Using indirect methods to understand the impact of forced migration on long-term under-five mortality

Kavita Singh, Unni Karunakara, Gilbert Burnham, Kenneth Hill

Research output: Contribution to journalArticle

Abstract

Despite the large numbers of displaced persons and the often-lengthy periods of displacement, little is known about the impact of forced migration on long-term under-five mortality. This paper looks at the Brass Method (and adaptations of this method) and the Preceding Birth Technique in combination with a classification of women by their migration and reproductive histories, in order to study the impact of forced migration on under-five mortality. Data came from the Demography of Forced Migration Project, a study on mortality, fertility and violence in the refugee and host populations of Arua District, Uganda and Yei River District, Sudan. Results indicate that women who did not migrate in a situation of conflict and women who repatriated before the age of 15, had children with the highest under-five mortality rates compared with women who were currently refugees and women who repatriated after the age of 15.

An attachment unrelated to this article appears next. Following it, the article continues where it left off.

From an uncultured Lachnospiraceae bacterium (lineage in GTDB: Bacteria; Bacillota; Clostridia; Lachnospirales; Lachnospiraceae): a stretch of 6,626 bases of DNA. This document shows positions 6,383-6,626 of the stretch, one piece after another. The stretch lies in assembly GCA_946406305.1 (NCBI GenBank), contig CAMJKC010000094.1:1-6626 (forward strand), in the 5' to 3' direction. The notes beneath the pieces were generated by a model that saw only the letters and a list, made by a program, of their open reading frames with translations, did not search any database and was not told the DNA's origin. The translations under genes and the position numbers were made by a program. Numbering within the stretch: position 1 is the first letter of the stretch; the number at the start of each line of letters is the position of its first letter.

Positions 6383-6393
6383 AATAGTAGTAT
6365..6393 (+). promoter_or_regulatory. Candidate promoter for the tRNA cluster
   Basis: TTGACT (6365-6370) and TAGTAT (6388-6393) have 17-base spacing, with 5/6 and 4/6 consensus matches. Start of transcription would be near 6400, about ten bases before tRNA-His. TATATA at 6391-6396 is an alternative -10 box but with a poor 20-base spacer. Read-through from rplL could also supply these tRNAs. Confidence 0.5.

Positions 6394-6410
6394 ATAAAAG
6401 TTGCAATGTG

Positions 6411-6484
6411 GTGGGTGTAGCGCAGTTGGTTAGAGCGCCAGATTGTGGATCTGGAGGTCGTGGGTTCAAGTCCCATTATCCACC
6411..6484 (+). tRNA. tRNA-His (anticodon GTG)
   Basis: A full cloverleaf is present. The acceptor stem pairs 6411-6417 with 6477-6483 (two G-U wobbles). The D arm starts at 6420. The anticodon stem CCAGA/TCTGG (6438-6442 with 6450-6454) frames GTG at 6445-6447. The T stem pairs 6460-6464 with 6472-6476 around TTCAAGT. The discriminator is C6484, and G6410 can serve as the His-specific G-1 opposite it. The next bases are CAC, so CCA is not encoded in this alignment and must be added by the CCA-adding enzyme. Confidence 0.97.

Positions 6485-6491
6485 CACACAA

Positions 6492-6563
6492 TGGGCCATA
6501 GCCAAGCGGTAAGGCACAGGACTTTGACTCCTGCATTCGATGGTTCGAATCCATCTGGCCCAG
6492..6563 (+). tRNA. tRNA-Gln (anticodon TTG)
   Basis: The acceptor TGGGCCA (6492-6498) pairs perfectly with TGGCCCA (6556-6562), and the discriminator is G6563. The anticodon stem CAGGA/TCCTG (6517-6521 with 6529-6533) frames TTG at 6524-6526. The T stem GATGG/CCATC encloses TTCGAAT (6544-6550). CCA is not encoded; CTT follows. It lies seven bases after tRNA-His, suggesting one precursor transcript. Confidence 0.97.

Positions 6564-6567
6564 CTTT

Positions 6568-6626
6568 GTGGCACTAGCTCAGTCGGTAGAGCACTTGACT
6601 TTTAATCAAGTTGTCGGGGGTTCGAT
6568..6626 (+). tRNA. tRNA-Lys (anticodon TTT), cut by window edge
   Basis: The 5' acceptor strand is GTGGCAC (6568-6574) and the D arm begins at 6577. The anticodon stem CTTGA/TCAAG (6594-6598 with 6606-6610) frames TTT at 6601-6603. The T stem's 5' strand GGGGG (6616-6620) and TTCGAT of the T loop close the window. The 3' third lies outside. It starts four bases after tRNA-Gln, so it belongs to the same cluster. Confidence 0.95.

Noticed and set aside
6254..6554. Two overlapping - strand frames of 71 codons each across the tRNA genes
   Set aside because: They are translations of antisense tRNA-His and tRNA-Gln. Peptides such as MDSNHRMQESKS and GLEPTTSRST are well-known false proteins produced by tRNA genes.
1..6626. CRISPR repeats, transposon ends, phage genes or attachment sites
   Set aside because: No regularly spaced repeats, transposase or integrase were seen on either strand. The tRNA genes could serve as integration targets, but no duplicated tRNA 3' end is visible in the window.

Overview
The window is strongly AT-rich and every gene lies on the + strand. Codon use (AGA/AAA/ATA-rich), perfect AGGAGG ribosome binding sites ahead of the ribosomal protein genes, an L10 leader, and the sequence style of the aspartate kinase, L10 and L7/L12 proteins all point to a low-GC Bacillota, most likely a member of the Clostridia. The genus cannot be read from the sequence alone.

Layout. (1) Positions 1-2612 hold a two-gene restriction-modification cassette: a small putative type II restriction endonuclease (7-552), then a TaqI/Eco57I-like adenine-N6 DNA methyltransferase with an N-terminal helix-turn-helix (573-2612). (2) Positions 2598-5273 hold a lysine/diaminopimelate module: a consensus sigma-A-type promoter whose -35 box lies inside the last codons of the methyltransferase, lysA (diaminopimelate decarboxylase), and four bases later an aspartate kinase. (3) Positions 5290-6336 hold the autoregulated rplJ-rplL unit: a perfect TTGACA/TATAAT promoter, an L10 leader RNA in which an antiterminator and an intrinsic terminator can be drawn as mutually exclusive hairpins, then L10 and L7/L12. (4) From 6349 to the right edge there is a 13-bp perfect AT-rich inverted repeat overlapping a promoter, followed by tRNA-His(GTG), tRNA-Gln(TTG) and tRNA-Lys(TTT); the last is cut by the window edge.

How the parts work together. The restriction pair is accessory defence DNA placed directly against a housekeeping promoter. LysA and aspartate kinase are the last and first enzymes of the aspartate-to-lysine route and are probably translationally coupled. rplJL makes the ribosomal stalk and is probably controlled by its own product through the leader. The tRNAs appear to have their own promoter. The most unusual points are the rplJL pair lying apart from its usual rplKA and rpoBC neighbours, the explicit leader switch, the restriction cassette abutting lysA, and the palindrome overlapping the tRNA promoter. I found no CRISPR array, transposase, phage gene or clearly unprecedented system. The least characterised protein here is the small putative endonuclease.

Original languageEnglish (US)
Pages (from-to)741-760
Number of pages20
JournalJournal of Biosocial Science
Volume37
Issue number6
DOIs
StatePublished - Nov 1 2005

ASJC Scopus subject areas

  • Social Sciences(all)
  • Public Health, Environmental and Occupational Health

Fingerprint Dive into the research topics of 'Using indirect methods to understand the impact of forced migration on long-term under-five mortality'. Together they form a unique fingerprint.

  • Cite this